Tap into WELS rating for Wise Water Saving

29 March 2018
Posted by: Evolution
Time to read: 4 min

Tap into WELS rating for Wise Water Saving

Water, water, everywhere…and not a drop to drink.” –Samuel Taylor Coleridge

While those poetic lines sound drastic and unrealistic for us lucky Kiwis who live in a country braided with clean rivers, the reality is that water can become exhausted and contaminated very quickly.  This summer saw Canterbury experiencing drought as temperatures soared and popular Central Otago swimming areas became unsafe because of elevated levels of toxic bacteria. 

The Water Efficiency Labelling Scheme (WELS) rating system is a key tool in making informed choices about the tapware and appliances in our homes, which in turn helps us stay in control of our water usage without compromising comfort.

The purpose of the WELS label is to help consumers choose products that use less water but still provide a satisfactory level of quality and performance.

Euro pull down sink mixer

Kitchen mixer, WELS rated

The label provides information on a product’s water consumption and efficiency to help you compare products, much like the Energy Efficiency and Conservation Authority (EECA) star rating helps consumers make informed choices on appliances, like fridges.

We use water throughout our homes, including taps, toilets, showers, dishwashers and washing machines.  The flow rate of each output will vary and the difference can add up quickly.

For example, let’s compare a 3-star shower which flows at 9L/min and a 4-star shower which flows at 6L/min.  For a typical family of four who averages an 8 minute-shower per person, the amount of water saved by the 3-star shower is estimated at 70,000 litres, while the 4-star would be a whopping 105,000 litres*.

There are two big reasons to care.  First, saving water is good for our environment and future.  And second, even if you’re not already on the sustainability bandwagon, saving water can save you money. 

Take the previous example of the family of four.  By choosing the 3-Star shower, the family could save $210/year and by choosing the 4-star, $315/year. 

Regardless of whether you are charged for water consumption, wise water use will help you save on power.  According to the EECA, around a third of a household’s energy bill goes to heating water, 80% of which gets used in the shower.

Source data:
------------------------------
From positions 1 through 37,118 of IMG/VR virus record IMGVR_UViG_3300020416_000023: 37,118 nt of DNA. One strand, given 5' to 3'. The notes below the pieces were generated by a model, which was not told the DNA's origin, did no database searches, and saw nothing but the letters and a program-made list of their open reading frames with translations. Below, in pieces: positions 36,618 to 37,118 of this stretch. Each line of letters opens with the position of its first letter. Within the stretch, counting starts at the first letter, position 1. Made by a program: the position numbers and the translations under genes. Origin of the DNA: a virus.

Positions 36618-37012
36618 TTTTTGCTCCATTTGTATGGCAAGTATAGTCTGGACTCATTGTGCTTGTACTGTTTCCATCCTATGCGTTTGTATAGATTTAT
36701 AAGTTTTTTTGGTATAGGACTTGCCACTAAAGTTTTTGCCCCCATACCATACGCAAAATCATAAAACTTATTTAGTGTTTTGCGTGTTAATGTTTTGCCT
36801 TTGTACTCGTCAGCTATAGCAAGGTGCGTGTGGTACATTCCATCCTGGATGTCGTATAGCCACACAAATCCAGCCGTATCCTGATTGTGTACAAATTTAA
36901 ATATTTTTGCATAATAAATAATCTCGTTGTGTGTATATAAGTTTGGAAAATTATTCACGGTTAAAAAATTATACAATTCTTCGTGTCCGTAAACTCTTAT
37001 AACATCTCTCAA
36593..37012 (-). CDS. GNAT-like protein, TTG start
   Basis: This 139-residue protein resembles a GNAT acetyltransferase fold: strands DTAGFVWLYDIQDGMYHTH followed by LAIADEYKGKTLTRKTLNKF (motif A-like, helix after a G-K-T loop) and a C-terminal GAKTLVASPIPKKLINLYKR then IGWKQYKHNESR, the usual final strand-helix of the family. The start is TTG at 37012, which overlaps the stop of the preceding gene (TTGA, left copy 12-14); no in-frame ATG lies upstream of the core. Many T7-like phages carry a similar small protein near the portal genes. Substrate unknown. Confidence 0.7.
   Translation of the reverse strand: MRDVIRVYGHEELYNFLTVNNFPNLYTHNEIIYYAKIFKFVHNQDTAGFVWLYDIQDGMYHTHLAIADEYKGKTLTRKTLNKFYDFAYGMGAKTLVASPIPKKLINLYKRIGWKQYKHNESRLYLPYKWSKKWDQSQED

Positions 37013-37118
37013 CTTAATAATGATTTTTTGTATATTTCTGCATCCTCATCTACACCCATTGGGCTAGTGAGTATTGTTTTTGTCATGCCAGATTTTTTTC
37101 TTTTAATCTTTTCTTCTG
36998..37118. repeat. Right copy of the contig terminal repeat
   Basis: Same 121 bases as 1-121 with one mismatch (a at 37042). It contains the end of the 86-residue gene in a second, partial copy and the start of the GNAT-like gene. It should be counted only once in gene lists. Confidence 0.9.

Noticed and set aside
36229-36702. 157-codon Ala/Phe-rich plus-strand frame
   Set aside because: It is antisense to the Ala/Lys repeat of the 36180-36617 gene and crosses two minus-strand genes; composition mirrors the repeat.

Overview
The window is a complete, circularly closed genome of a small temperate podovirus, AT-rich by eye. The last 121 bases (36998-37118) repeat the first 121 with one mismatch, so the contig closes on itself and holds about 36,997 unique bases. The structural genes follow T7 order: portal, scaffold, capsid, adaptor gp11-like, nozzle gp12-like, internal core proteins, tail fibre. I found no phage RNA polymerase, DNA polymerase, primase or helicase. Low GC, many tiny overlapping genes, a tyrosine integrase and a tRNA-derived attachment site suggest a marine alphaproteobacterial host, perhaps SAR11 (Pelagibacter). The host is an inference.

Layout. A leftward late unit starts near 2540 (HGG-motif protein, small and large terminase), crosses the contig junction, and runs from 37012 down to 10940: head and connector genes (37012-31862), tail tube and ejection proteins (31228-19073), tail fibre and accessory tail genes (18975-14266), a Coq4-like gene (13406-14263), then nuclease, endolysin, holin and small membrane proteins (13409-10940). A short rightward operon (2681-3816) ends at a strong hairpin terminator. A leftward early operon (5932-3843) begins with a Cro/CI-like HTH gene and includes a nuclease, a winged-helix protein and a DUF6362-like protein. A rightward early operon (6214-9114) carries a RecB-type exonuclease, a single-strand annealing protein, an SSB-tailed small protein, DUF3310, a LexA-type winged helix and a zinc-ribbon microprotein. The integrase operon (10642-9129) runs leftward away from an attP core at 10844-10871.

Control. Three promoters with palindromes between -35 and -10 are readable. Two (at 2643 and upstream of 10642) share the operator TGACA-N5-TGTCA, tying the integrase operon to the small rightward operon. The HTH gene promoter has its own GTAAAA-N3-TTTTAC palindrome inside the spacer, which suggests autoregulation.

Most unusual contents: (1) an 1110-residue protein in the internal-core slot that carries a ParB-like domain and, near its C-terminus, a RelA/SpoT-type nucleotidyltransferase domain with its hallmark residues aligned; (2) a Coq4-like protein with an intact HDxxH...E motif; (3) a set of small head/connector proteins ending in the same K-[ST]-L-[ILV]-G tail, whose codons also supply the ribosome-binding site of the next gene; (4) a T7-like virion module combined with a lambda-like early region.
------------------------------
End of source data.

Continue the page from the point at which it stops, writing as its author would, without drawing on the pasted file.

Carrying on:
star rating2

The WELS labels are designed to easily relay information.  It displays two key pieces of information:  A star rating indicating relative water efficiency and a water consumption or water flow figure.

Each product label displays a star rating out of six. The more stars, the more water efficient the flow.

The consumer can rely on the accuracy of this information since it’s been determined by the independent Australia/New Zealand Standard for Water efficient products.  Incidentally, a product can still be sold in New Zealand if it fails any of the tests, but it must carry a zero-star-rating.

And added incentive to choose water-efficient outputs is that high star ratings get rewarded on the New Zealand Green Building Council Homestar  tool.  The category, Water Use in the Home, can earn up to ten points for water efficient fixtures and appliances, which comprises almost ten percent of the overall Homestar score, adding value to the home by reflecting its level of efficiency and sustainability.

The WELS standards have been readily adopted into the market so the variety of tapware and appliances that are rated WELS 3 and above offers the consumer a wide array of design options, including shiny chrome, aged brass and the trendy matte black. 

zeon noir

And if the style of tapware you fell in love with before reading this article does not rate, you can still choose it without compromising water efficiency.  Installing a flow restrictor into the tapware is both easy and cheap. 


*Assumptions: each family member showers for 8 minutes per day, at an average water price of $2.99/kL (the national average price reported in the 2014–15 Australian Bureau of Statistics Water Account).

For a related article, read "The Black and White on Gray-Water Recycling"

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